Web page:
This site is intended for Healthcare professionals only.

Vit A leads to autophagy, better clearance of the bacteria to control TB


Vit A leads to autophagy, better clearance of the bacteria to control TB
Scientists at Trinity College Dublin and St James’s Hospital, Dublin, have discovered how vitamin A drives the lung immune system to deal with tuberculosis (TB). The findings have just been published in a top respiratory journal, the¬†American Journal of Respiratory Cell and Molecular Biology.

TB is the biggest infectious killer in the world, and multiple-drug-resistant TB, which does not respond to regular antibiotics, is a major threat to global health. TB killed 1.7 million people in 2016 and is considered the top cause of death related to infection worldwide. With the increased incidence of drug-resistant TB at home and abroad, additional strategies are required to treat the disease. Unlike in the case of antibiotics, TB resistance should not develop against vitamin A.

Vitamin A deficiency is commonly observed in patients with TB and is associated with a 10-fold increase in the risk of developing the disease. It drives the global TB epidemic, yet the mechanism by which vitamin A protects people’s lungs against TB infection remains unexplored.

Now a team of scientists at Trinity College Dublin and St James’s Hospital, Dublin, have shown for the first time how vitamin A effectively supports lung immunity against TB. Their research explains a crucial mechanism that underpins vitamin A as a therapeutic option for this disease. It shows that vitamin A supports the recycling and waste disposal functions of the human immune system (called autophagy); this, in turn, allows for better clearance of the bacteria that cause TB. The discovery has the potential of developing more lung targeted treatment of the disease by boosting the patient’s immune response, using the nutritional supplement.

The scientists demonstrated how special white cells (called macrophages) in the human lung were more effective at controlling TB bacteria when supported with vitamin A. In a previous study, they had demonstrated that vitamin A could also drive anti-inflammatory signals in the human lung. Vitamin A therefore not only limits the TB bacteria but also prevents unwanted inflammation in the lung, which makes it a particularly attractive therapeutic option.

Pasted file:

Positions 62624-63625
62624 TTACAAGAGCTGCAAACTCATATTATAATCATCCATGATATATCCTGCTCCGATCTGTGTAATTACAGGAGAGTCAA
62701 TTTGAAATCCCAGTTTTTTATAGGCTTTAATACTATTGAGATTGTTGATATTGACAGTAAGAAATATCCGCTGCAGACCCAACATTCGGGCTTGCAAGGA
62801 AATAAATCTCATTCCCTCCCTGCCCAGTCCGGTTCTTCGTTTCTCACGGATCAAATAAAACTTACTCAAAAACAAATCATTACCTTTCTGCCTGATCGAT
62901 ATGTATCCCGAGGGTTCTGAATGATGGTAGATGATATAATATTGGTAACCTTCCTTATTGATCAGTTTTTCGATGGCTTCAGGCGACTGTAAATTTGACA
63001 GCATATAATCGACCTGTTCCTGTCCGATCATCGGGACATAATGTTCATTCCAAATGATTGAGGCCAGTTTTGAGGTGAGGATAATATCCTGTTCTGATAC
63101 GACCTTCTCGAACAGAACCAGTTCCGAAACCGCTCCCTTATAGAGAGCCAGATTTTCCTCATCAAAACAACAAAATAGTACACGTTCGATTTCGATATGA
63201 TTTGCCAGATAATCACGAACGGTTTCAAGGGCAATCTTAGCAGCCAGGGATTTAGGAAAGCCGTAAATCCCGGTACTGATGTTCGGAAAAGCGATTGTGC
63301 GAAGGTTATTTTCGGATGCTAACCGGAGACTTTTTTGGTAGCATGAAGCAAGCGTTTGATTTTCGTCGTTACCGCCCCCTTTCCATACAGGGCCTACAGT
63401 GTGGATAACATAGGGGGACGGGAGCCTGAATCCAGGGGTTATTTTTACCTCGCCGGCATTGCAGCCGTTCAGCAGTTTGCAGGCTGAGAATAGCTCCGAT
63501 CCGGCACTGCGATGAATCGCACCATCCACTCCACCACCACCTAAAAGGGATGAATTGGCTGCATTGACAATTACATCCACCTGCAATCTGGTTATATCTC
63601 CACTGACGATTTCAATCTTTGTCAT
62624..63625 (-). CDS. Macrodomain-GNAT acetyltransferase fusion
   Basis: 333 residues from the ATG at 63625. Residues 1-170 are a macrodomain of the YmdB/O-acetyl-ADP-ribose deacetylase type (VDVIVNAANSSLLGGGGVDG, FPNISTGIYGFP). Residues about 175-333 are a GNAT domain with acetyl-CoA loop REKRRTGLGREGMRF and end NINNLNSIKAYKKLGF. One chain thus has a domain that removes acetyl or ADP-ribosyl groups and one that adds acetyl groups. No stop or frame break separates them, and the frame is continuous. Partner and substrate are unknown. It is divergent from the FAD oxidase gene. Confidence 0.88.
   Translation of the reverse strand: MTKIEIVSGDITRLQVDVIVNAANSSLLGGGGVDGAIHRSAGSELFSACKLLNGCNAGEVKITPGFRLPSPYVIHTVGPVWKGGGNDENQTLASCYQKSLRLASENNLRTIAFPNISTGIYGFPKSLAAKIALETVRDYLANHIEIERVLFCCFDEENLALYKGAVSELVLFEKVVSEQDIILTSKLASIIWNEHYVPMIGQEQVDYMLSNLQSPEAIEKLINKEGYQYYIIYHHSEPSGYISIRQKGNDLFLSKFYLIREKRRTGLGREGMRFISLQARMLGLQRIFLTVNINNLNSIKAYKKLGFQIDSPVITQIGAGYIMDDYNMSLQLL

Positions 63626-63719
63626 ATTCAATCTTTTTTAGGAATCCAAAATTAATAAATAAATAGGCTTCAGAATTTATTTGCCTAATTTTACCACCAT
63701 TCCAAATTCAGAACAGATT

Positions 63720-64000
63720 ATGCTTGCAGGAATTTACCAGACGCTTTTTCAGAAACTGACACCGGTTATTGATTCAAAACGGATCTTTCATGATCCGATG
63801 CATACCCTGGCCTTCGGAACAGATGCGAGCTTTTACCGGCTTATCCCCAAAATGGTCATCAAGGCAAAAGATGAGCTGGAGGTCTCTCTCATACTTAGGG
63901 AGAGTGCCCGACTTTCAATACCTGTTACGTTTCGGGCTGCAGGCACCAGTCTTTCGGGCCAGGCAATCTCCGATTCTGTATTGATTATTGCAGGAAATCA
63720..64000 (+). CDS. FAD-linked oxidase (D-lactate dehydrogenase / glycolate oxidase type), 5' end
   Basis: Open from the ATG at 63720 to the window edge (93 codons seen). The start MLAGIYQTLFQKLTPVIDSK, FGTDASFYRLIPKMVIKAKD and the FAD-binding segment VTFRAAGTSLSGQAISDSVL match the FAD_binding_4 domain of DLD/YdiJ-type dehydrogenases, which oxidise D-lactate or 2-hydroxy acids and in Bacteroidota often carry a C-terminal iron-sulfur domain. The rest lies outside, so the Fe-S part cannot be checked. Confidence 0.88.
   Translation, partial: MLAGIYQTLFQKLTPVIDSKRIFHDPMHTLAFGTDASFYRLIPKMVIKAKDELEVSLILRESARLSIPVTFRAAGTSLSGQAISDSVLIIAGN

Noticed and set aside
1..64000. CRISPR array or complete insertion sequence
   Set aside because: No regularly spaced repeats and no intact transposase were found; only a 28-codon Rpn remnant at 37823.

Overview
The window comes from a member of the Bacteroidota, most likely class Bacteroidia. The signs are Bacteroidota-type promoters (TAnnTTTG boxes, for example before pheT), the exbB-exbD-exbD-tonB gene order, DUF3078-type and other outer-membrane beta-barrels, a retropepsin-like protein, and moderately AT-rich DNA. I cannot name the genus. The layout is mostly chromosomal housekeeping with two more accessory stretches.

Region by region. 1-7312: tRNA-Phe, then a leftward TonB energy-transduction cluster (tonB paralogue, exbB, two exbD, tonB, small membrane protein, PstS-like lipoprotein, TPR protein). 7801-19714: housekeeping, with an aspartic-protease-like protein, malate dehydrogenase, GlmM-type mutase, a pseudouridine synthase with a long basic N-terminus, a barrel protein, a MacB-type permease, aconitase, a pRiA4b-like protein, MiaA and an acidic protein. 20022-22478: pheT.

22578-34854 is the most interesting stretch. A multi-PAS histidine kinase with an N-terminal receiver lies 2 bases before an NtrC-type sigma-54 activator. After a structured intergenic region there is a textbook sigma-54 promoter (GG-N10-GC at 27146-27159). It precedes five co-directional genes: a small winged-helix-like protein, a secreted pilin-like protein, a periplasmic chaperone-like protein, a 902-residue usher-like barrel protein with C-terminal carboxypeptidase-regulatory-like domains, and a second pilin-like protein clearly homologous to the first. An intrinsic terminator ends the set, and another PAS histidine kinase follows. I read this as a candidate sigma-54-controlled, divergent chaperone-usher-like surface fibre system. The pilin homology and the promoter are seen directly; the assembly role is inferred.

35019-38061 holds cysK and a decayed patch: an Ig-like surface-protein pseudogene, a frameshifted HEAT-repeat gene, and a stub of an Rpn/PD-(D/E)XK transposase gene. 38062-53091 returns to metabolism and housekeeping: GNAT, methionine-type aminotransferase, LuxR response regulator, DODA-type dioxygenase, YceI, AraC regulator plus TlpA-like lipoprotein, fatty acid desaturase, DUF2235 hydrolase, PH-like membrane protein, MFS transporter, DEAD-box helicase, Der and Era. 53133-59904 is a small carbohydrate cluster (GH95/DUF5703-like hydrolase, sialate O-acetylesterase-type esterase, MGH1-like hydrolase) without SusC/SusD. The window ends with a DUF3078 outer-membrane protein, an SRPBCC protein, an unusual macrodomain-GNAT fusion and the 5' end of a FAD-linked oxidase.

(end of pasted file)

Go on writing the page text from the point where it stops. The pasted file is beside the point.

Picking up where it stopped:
The Trinity scientists also demonstrated that vitamin A supported the immune system in killing other important lung infections such as a whooping cough. With the incidence of whooping cough increasing, the research also suggests that vitamin A might be useful to treat that respiratory infection also.

Commenting on the significance of the findings, Dr. Sharee Basdeo Trinity postdoctoral fellow at St James’s Hospital and lead author of the paper said: “TB remains a pressing global issue affecting millions worldwide. The high prevalence of vitamin A deficiency is a major driver in the global TB epidemic. Our next step will be to translate our research from the laboratory bench to the bedside. If this works out, we would plan to add vitamin A to the existing drug therapies to improve the outcome for our patients.”

The following two tabs change content below.
Hina
Hine Zahid Joined Medical Dialogue in 2017 with a passion to work as a Reporter. She covers all the stories related to Medical guidelines, Medical Journals, rare medical surgeries as well as all the updates in the medical field. Email: hina@medicaldialogues.in. Contact no. 011-43720751
Source: With inputs from American Journal of Respiratory Cell and Molecular Biology

Share your Opinion Disclaimer

Sort by: Newest | Oldest | Most Voted
  1. user
    Prof.Dr.A.Sundaramurthy June 16, 2018, 5:23 pm

    Vitamin A&D is a well known supplement for many chronic Respiratory Diseases,including Pulmonary tuberculosis.Its role is well known in maintaining Integerity of the Respiratory epithelium.